Andrew Gwynne, MP for Denton and Reddish, has signed a cross-party letter calling on the Treasury to establish a Life Sciences Charity Partnership Fund, a scheme designed to support medical research charities who are suffering from a severe reduction in income as a result of COVID-19.
The letter, co-ordinated by SNP Health Spokesperson and MP for Kirkcaldy and Cowdenbeath, Neale Hanvey MP and Children with Cancer UK, highlights how without Government support, the short-term effects of the COVID-19 pandemic will result in long-term consequences for the future of medical research and development and the urgent need for financial support.
Parliamentarians are asking the UK Government to provide at least £310 million of funding in the financial year of 2020/21 to a Life Sciences Charity Partnership Fund, a proposal put forward by the Association of Medical Research Charities (AMRC), who are the membership organisation of leading medical and health research charities in the UK. The AMRC is predicting an overall reduction in UK medical research investment of £252–£368 million due to the COVID-19 pandemic.
The establishment of such a fund would secure medical research charities for the next three years and preserve research charities’ vital and unique contributions to the UK’s society and economy.
Children with Cancer UK, the leading national charity dedicated to research into childhood cancer, has warned that it is facing an income loss of around 40 percent as a result of the COVID-19 pandemic. The charity is warning that without further support, much of its planned medical research will be cancelled, setting back cancer research and the discovery of better, kinder treatments by many years.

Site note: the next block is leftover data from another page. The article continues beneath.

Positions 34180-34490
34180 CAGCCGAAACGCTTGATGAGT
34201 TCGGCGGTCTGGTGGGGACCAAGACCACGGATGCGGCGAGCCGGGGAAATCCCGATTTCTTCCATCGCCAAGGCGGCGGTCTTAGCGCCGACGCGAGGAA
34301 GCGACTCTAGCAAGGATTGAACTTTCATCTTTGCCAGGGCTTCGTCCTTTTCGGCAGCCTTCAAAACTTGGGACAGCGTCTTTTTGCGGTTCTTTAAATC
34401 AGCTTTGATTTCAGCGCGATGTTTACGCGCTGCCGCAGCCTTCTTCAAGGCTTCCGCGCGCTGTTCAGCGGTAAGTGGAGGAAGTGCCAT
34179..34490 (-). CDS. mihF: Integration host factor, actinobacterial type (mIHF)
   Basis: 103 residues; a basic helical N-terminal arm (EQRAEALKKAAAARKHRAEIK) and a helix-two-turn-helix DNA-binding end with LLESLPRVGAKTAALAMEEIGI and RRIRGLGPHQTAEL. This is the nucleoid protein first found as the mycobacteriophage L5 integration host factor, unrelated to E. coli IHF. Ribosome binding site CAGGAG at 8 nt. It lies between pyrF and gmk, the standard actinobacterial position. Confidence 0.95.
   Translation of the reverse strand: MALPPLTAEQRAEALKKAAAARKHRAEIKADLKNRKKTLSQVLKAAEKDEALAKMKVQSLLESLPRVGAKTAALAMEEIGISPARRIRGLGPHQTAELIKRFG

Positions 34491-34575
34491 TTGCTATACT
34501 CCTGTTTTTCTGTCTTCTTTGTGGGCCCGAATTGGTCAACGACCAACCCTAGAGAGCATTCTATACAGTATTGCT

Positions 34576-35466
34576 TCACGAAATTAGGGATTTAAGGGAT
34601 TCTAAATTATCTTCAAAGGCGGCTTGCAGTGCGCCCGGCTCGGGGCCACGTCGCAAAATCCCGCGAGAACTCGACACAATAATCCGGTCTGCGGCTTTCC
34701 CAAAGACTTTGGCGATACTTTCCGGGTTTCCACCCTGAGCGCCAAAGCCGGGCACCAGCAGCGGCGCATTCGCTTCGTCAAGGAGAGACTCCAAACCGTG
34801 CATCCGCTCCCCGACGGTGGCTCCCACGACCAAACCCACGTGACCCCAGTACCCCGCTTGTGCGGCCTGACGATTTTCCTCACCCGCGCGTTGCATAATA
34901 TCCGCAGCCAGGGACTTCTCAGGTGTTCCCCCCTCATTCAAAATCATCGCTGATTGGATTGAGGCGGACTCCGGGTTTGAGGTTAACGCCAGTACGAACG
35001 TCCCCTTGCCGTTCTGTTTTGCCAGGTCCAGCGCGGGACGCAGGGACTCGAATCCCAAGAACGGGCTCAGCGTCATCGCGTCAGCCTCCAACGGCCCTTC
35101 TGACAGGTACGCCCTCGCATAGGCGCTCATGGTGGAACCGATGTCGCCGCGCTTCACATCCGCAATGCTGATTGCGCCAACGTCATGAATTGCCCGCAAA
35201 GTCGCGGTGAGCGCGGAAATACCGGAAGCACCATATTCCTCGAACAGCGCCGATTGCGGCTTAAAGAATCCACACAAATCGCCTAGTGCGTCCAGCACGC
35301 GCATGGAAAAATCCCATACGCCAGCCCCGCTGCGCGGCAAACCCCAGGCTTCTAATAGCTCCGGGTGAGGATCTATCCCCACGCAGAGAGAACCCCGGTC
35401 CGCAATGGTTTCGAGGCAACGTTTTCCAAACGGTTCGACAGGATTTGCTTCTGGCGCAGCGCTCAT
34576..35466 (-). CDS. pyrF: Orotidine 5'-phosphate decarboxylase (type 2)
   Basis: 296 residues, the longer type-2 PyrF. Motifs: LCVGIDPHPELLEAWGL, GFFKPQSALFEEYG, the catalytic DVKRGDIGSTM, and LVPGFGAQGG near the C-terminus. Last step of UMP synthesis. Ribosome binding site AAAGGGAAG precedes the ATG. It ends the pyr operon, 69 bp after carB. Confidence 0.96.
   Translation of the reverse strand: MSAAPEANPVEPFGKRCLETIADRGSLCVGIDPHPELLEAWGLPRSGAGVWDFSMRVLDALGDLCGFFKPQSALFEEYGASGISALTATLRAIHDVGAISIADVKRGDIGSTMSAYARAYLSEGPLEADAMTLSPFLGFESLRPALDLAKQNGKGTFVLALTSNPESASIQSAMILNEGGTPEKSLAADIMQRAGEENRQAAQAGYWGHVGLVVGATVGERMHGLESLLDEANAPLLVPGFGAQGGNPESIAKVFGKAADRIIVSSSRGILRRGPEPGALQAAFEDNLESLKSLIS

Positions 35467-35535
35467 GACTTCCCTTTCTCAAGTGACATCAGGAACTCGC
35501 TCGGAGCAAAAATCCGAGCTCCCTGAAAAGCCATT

The letter was signed by a range of SNP, Labour, Liberal Democrat and Conservative MPs and Peers.
Andrew Gwynne said:
“Every day, families across the country experience the heartbreak and distress of finding out that their child has cancer.
“Sadly, the Coronavirus pandemic has hit medical research charities – including Children with Cancer UK – hard. Fewer funds sadly means less life-saving research.
“That’s why I’m calling on the UK Government to step in and set up a Life Sciences Charity Partnership Fund so that this research and development can continue in the battle against childhood cancer.”
Dr Jasmine Parkinson, Children with Cancer UK’s Research and Grants Manager, added:
“Children with Cancer UK is currently facing a funding gap of between £4–5 million as a result of COVID-19. This decline in funds will severely impact the amount that charities such as ours can pledge towards the funding of potentially lifesaving medical research projects.
“Since our formation the research we have helped fund has led to an increase in childhood cancer survival rates and the discovery of more effective cancer treatments with fewer side effects. Sadly, without further support future developments are at risk.”